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Nominations come into focus, maybe

Mitt Romney's makeover may have already doomed his nomination bid, but Barack Obama still has a shot if he can bolster his appeal among white voters.
/ Source: National Journal

Although the presidential nominations certainly aren't settled, there's much more clarity in the contests than existed in the days surrounding the Iowa caucuses and New Hampshire primary.

That was truly a disorienting time, with too many conflicting signals to even come up with a plausible hypothesis for what was going on.

But today, as Florida votes in its presidential primary, we can make some sense out of things.

Clearly, 's stock is up. In both national and state polling, his support and favorable ratings among Republicans are on the rise.

might be running roughly even with McCain in Florida, but nationally and in most other states, he is not keeping up with the Arizona senator and does not enjoy the same momentum.

The other surviving GOP contenders, Rudy Giuliani and , are trying desperately to hang on for dear life.

To be sure, there's considerable resistance to McCain among many staunch conservatives who have long doubted he is truly one of them. And some members of the party establishment have been irritated by his frequent exploits as a "maverick."

But the alternatives are looking less and less attractive every day, and there seems to be a growing, albeit begrudging, admission among longtime McCain detractors that he may be the only Republican who can beat or .

Romney still has his considerable personal financial fortune to draw on, and the Florida primary is certainly neck-and-neck. The question remains, however, whether Romney could continue spending through the Feb. 5 array of primaries at the high levels necessary for him to capitalize on a Florida win.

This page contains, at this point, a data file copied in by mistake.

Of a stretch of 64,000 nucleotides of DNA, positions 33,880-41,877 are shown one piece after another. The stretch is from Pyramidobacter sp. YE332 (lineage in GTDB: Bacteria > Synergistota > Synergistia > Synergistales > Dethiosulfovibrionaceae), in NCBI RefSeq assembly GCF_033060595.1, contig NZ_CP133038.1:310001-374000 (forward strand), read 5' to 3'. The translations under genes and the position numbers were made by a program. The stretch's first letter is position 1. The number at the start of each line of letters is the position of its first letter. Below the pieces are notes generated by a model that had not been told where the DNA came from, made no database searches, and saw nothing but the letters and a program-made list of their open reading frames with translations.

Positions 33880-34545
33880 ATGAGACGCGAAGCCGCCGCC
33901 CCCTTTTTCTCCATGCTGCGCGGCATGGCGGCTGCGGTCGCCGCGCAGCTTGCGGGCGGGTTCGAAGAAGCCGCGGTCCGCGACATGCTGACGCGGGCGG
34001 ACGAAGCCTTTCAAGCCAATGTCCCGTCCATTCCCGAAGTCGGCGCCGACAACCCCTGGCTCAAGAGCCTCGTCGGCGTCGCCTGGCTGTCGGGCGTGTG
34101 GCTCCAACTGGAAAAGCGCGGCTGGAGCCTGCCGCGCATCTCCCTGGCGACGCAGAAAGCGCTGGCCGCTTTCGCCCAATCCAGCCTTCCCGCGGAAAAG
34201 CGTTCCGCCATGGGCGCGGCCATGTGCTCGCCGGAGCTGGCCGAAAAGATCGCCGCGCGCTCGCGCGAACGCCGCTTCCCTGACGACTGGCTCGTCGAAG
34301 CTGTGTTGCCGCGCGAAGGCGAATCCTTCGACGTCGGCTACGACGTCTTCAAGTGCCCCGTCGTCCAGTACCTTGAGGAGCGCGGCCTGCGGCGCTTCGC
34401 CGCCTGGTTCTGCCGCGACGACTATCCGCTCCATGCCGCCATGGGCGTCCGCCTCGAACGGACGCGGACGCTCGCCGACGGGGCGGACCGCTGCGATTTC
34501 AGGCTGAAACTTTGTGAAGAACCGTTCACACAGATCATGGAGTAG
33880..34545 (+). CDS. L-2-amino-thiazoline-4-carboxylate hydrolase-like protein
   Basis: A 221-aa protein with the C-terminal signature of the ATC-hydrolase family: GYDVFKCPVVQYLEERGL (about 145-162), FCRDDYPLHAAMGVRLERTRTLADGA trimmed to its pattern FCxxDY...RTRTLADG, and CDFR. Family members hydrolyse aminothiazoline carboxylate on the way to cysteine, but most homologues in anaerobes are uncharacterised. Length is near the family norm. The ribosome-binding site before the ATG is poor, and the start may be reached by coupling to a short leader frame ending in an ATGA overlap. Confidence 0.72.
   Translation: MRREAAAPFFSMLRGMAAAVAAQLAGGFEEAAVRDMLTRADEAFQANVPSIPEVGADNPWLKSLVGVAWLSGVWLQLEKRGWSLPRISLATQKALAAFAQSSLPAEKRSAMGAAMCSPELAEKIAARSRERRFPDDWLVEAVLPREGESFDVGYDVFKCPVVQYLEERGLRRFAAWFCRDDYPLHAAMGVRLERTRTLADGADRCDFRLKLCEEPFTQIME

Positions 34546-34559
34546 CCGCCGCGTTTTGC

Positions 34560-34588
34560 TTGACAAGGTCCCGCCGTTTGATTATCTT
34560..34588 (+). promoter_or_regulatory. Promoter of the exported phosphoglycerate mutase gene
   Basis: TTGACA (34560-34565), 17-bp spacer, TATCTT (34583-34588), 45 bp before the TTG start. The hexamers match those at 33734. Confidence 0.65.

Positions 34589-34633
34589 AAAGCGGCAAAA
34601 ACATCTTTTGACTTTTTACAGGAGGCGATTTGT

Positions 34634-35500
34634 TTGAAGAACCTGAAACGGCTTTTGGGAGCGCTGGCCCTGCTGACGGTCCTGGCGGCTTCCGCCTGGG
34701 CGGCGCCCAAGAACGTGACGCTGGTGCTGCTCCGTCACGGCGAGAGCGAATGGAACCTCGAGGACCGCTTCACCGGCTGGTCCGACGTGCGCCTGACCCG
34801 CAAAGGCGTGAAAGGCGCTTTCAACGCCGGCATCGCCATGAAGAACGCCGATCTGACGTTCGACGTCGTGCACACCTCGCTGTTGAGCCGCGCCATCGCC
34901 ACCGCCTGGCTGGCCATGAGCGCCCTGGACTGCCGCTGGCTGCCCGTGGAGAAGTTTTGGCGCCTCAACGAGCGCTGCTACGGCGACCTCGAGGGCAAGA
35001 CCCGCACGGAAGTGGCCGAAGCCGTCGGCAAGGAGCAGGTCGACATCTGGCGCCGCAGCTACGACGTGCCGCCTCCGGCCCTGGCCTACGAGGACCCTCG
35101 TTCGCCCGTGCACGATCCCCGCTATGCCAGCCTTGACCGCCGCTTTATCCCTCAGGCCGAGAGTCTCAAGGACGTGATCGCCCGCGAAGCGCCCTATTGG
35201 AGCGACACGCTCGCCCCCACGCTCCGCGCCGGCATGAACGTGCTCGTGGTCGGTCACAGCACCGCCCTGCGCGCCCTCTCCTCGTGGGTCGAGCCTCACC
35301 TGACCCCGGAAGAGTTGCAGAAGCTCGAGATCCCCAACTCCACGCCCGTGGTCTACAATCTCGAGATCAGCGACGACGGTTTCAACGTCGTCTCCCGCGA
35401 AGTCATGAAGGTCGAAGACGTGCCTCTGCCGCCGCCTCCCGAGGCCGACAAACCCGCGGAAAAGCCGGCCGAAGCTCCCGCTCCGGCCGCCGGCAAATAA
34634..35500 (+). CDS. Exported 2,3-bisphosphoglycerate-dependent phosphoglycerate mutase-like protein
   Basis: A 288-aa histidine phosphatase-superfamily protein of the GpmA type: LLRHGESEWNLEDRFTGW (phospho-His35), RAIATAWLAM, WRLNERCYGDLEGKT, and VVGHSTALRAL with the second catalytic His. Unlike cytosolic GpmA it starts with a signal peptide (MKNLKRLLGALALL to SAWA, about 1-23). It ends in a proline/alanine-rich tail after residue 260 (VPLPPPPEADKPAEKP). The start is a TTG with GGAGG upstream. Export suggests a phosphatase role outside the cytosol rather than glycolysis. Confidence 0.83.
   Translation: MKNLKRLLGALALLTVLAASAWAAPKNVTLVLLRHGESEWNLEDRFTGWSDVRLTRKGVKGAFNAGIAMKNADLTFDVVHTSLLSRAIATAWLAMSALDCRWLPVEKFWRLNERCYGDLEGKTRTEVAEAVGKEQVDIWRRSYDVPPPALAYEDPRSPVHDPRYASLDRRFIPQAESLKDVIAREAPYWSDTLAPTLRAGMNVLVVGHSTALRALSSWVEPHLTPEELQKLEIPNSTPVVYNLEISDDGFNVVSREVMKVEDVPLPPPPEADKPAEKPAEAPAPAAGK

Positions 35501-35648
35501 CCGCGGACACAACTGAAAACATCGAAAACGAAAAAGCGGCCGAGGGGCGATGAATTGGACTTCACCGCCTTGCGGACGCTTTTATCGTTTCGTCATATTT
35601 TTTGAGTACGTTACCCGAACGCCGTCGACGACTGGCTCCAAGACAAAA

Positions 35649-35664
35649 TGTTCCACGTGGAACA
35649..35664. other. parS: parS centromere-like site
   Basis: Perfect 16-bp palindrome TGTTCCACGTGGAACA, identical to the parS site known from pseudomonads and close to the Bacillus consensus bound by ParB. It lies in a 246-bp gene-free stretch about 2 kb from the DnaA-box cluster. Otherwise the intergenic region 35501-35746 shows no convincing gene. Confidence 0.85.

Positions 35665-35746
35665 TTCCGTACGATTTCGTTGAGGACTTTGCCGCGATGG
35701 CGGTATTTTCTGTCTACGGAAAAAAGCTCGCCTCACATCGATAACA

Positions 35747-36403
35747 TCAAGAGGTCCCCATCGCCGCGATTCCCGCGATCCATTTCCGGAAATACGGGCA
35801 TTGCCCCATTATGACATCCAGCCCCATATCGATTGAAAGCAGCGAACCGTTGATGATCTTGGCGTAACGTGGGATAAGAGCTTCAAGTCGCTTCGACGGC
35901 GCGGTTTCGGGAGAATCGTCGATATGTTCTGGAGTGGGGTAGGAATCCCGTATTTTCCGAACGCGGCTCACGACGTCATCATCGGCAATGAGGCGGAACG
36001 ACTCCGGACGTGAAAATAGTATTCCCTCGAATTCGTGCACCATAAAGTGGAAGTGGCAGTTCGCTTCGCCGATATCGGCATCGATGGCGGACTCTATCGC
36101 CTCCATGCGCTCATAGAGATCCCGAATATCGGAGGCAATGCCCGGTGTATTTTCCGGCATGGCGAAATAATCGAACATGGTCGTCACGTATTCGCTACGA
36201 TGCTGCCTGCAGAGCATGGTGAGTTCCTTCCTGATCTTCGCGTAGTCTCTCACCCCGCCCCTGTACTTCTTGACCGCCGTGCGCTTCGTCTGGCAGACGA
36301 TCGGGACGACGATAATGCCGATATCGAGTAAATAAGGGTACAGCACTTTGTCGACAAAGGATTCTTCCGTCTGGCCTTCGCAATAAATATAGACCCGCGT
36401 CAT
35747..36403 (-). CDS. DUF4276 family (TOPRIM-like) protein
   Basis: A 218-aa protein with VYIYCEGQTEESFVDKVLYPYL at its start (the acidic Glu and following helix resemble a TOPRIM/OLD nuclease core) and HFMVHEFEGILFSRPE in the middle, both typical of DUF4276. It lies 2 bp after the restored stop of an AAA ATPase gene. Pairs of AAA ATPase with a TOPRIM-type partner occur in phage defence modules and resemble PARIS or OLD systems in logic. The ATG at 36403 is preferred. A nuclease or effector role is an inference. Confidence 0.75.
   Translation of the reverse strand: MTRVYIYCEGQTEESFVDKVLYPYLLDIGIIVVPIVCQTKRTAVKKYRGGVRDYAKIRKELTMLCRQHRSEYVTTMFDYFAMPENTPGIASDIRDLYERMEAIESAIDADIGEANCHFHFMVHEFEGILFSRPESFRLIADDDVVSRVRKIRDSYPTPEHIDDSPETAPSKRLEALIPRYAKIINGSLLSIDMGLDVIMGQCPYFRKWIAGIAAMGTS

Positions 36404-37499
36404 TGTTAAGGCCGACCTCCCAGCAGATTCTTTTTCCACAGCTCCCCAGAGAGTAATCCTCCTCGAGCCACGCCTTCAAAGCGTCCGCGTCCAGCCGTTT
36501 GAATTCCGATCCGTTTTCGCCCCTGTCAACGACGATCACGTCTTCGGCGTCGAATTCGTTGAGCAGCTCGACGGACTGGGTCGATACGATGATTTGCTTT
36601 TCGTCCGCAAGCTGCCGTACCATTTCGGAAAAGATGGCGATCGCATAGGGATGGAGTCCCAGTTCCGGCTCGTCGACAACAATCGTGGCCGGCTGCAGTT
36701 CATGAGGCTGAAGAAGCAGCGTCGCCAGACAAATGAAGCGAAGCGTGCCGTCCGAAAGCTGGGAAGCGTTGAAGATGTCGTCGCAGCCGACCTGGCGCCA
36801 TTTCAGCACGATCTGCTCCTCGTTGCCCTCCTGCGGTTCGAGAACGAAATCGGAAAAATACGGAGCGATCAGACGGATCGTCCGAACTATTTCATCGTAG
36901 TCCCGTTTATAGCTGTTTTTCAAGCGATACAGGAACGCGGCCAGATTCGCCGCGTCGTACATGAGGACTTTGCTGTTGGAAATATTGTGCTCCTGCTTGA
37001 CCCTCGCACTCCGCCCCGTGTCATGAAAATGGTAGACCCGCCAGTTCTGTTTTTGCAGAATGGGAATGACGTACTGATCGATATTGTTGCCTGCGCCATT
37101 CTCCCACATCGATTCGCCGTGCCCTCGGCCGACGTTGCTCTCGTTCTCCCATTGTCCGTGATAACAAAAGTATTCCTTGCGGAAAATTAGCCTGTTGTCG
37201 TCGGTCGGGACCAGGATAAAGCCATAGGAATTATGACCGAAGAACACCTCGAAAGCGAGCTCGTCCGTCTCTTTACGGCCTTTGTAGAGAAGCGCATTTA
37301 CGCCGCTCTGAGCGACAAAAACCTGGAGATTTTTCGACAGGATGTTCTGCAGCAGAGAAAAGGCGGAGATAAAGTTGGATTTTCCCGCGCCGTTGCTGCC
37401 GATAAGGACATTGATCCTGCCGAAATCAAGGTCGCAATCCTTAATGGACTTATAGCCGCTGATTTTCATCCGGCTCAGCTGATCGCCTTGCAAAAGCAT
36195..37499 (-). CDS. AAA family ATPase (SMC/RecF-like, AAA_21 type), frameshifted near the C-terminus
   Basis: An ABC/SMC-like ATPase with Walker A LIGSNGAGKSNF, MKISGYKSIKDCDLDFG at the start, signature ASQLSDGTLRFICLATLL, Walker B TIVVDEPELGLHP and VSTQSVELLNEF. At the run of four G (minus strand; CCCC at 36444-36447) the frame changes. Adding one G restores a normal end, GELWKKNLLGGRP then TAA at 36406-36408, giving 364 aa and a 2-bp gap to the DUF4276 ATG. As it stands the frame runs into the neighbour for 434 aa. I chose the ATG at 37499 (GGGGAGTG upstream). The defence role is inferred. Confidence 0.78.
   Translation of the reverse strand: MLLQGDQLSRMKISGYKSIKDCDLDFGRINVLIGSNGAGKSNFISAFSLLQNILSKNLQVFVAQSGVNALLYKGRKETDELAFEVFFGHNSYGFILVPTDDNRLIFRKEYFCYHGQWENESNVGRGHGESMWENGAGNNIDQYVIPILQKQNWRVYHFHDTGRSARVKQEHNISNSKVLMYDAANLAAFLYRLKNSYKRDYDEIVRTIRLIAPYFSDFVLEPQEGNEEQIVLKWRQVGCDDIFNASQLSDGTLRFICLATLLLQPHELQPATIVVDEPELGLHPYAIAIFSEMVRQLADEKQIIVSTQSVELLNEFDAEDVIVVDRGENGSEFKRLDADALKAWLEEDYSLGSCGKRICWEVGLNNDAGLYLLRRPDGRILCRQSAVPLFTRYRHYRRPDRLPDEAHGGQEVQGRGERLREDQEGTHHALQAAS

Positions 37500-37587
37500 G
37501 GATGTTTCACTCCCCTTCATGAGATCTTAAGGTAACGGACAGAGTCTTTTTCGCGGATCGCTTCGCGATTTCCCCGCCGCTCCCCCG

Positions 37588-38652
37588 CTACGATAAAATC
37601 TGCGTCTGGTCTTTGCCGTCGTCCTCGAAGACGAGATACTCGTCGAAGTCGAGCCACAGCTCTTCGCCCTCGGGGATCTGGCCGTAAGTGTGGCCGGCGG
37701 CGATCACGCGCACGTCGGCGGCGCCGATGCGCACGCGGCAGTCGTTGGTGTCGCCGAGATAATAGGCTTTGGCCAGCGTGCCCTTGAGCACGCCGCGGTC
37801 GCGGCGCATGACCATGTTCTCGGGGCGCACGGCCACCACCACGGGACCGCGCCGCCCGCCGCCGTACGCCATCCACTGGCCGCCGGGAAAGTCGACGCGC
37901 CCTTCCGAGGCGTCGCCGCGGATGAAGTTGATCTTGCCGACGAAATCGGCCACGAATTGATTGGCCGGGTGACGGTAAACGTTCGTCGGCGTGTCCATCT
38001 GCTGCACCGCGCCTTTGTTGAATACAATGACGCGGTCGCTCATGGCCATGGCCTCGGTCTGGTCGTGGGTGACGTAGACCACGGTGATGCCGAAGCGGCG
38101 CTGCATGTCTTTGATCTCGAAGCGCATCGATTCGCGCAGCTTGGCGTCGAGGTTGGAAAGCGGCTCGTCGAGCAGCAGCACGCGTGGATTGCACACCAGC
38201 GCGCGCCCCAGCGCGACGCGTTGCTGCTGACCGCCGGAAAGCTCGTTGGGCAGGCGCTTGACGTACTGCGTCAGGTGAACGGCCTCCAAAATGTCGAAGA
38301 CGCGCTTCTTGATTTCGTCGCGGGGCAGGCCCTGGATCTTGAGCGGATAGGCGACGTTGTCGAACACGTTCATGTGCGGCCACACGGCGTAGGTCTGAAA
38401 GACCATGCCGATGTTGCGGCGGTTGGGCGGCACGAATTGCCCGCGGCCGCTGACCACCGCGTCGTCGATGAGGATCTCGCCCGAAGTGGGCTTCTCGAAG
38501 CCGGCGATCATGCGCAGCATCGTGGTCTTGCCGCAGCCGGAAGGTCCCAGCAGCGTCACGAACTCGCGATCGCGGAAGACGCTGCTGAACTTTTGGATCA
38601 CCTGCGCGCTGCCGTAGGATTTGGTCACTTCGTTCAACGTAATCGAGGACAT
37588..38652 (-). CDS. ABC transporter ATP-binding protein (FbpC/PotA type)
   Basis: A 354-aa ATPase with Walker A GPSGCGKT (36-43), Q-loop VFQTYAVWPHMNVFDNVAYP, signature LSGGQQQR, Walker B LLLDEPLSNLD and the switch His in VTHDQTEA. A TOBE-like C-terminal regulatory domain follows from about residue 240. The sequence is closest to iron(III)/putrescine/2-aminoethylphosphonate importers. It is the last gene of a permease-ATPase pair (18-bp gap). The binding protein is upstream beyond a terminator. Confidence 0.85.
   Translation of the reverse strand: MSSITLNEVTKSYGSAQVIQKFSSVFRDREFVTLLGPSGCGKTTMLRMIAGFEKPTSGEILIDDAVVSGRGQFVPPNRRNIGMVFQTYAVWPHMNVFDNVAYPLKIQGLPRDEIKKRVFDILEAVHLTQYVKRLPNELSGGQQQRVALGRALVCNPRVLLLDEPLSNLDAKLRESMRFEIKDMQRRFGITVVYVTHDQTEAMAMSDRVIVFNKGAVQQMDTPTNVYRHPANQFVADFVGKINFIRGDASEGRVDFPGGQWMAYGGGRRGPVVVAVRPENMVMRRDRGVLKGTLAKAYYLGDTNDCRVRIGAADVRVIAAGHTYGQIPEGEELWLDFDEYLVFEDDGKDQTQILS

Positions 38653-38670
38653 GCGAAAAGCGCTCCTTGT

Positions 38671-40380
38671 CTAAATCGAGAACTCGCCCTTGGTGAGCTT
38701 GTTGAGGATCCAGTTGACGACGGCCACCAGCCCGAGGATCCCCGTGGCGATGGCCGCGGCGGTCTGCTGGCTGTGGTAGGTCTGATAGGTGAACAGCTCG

Clearly the Romney strategy is to stay alive long enough to get down to a two-way contest with McCain. From there, he can capitalize on the Arizonan's many enemies within the party, or hope that there's a ceiling on McCain's support and force a mistake.

If that happens, the former Massachusetts governor will have the opportunity to pounce. But McCain has made very few mistakes during this campaign, and even many of his critics are starting to come around.

Romney has badly damaged his own personal franchise, and his perceived strengths have faded. At one time, he projected the image of the competent manager -- someone who was sharp, analytical and perhaps the perfect fit to fix an ailing economy. But he's increasingly viewed as a world-class panderer, and his stock has fallen.

Instead of branding himself as the earnest problem-solver, he has attempted to promote the idea that he is the most conservative candidate in the race, which was neither credible nor particularly convincing. If any candidate this year has soiled his own nest and diminished his own substantial potential, it is Romney.

The Romney of a year ago might well have won the nomination; the current one will have a very difficult time doing so.

On the Democratic side, it is coming down to arithmetic; Obama has to change the math if he is going to win his party's presidential nomination.

Since his impressive victory in the Jan. 3 Iowa caucuses, exit polls show he has not been able to run up big numbers among white voters. Obama garnered about a third of the white vote in New Hampshire and Nevada and about a quarter in South Carolina.

Obama has done well among black voters, winning by overwhelming margins in Nevada and South Carolina. But that won't be enough to offset his deficit among whites. There are also signs that Obama's strong support among blacks might be at least partially offset by fairly substantial support for Clinton among Hispanics.

In Nevada, for example, despite the fact that the heavily Hispanic Culinary Workers Union endorsed Obama, Clinton beat Obama among Hispanics by better than 2-to-1.

There are some indications that a battle might be brewing between blacks and Hispanics over who will be the dominant minority group within the Democratic Party. While Obama generally does better among blacks than Clinton does among Hispanics, it does reduce his support and makes getting a bigger share of the white vote that much more important.

The key now is how much longer will stay in the race. Perhaps more importantly, when does he run out of money and go into a more inactive candidate status? And if and when that happens, where will his support go?

Early on, it might have been assumed that Clinton was the pivot point in this contest. You were either for her or not, and if not, you then chose an alternative. But Obama has become just as strong a personality as Clinton, which can have its downsides.

So it is no longer a given that a white Democrat who decides to abandon Edwards would automatically end up in Obama's column. That's just another wild card in this tough race.